Battleground: 21 Days on the Empire's Edge

Reviewed By Brian McKay
Posted 10/20/04 22:07:16

"Whether the war is right or wrong, just be glad if you're not living in it"
5 stars (Awesome)

SCREENED AT THE 2004 MILL VALLEY FILM FESTIVAL: Although there has been a deluge of documentaries about the current war in Iraq making the rounds in the past couple of years, perhaps the reason I found BATTLEGROUND so engaging is that I have seen next to none of them. Or it could be the fact that it is, in fact, an honest to God documentary, refreshingly free of the kind of agendas that usually give slant to so many of the borderline propagandist films gaining notoriety in our current political climate. Either way, BATTLEGROUND is, to quote the Mill Valley Film Festival programming director’s introductory comments, “Fucking fantastic”.

Produced by “GNN” (the Guerrilla News Network), a primarily web-based “underground” news outlet, BATTLEGROUND is the journey of a documentary film crew through war-torn Iraq. Through their lens, we get to see many sides of this highly controversial conflict. The Asian-American reporter whose hotel was (accidentally?) bombed during the air war on Baghdad, and who hesitantly looks on the occupation as a mixed blessing. The American division commander who must juggle keeping peaceful relations with the civilian populace against rooting out that populace’s hidden insurgents who are dropping mortar rounds on his men every night. The angry Iraqi woman who serves as an English interpreter and looks upon the American presence as an invasion for her country’s resources. The farmer whose orchards were destroyed by American bulldozers, after they mowed the area down because it was providing cover for insurgent mortar teams. The Iraqi activist who is trying to spread knowledge about the fact that Depleted Uranium, or DU, from expended American anti-armor rounds is now contaminating the Iraqi soil and spurring a rise in cancer and birth defects – both for the local populace and the servicemen who are returning home. The former anti-Saddam rebel who was rescued by American troops in the previous gulf war, and returns after more than a decade to be reunited with his family. And dozens of Iraqi civilians and U.S. Servicemen who voice decidedly mixed opinions about whether the U.S. should be in Iraq.

All of these individuals, and their stories, are incredibly engaging, and BATTLEGROUND consistently delivers an unvarnished view of what things are really like in Iraq. It’s a strange air of resentment mixed with hopefulness, and while some believe that our intervention there can only bring about the downfall of their civilization, others hope for the best and foresee an era of prosperity that was not possible under Saddam Hussein’s iron-fisted regime. What BATTLEGROUND does so effectively is bring the day to day reality of a war in a foreign country home to it’s target audience, giving one a stark sense of just what the day in and day out existence is like there.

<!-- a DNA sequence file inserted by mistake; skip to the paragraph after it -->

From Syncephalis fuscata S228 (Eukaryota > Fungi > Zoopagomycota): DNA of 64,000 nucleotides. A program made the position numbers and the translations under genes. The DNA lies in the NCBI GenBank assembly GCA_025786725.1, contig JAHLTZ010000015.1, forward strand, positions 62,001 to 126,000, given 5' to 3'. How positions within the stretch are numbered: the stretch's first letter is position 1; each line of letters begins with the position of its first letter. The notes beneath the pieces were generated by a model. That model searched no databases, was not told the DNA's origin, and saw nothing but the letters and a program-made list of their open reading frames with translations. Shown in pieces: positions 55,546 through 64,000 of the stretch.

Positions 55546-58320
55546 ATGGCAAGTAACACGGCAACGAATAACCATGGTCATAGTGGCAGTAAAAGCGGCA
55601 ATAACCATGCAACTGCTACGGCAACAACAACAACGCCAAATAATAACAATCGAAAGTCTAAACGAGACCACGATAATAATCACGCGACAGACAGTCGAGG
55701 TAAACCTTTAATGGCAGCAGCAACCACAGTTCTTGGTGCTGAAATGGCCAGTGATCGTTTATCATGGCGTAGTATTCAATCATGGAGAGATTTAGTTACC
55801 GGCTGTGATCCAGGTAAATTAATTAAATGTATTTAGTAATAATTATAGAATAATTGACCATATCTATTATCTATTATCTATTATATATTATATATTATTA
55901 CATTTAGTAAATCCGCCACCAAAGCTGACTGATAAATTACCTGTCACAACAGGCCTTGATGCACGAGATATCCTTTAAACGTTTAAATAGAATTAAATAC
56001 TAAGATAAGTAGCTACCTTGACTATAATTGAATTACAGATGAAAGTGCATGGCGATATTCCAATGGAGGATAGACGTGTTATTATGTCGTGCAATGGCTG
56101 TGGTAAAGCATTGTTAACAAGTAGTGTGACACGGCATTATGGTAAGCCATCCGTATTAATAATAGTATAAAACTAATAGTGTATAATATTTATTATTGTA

Perhaps the most compelling element of BATTLEGROUND is the story of Farhan, the former rebel who is returning to his homeland after being away for over ten years and not being able to contact his family to even let them know he is alive. It’s ironic that the film’s most emotional story is the result of an accidental meeting of the film crew and Farhan on the long flight over to Iraq, and their subsequent idea to follow Farhan as he is reunited with his family, and have him serve as their interpreter and guide. The reunion of Farhan with his various family members is incredibly moving, and we see through his relatives that many Iraqis remain hopeful of preserving their sovereignty and culture, even in their current war-torn and abjectly poor conditions. In addition, the film gives small but fascinating insights into the Iraqi culture, especially when compared against our western ideals. In one scene, Farhan walks hand in hand down the street with his uncle (a common practice in Iraq between close friends or relatives), and points out “If we were doing this in Europe or the States, everyone would thing we were a couple of gay guys.” His uncle, amusingly, responds with surprise and disbelief.

Equally interesting are the various views on the war presented by American soldiers. One young serviceman merely looks at it as a war to “test the ability of our troops – something we seem to do about every 20 years or so by getting into a war”. Another soldier, a tank commander, expounds on the necessity of U.S. intervention in order to bring long-term stability and peace to the region. Meanwhile, their division commander comments on the surreal nature of the war, saying “Every day I wake up and go to work and feel like I’m in a movie – but I’m not”.

BATTLEGROUND won’t necessary polarize your political views, but it will sure as hell give you a much clearer idea of what both the Iraqi citizens and our own servicemen are up against over there. With neither our current President nor his opponent seeming to have any solid, clear-cut plans for how to get us out of Iraq anytime in the foreseeable future, that country is likely to remain a Battleground for quite some time. By all means, vote your conscious in the coming weeks – but just be grateful if you or any of your loved ones aren’t on the front lines.

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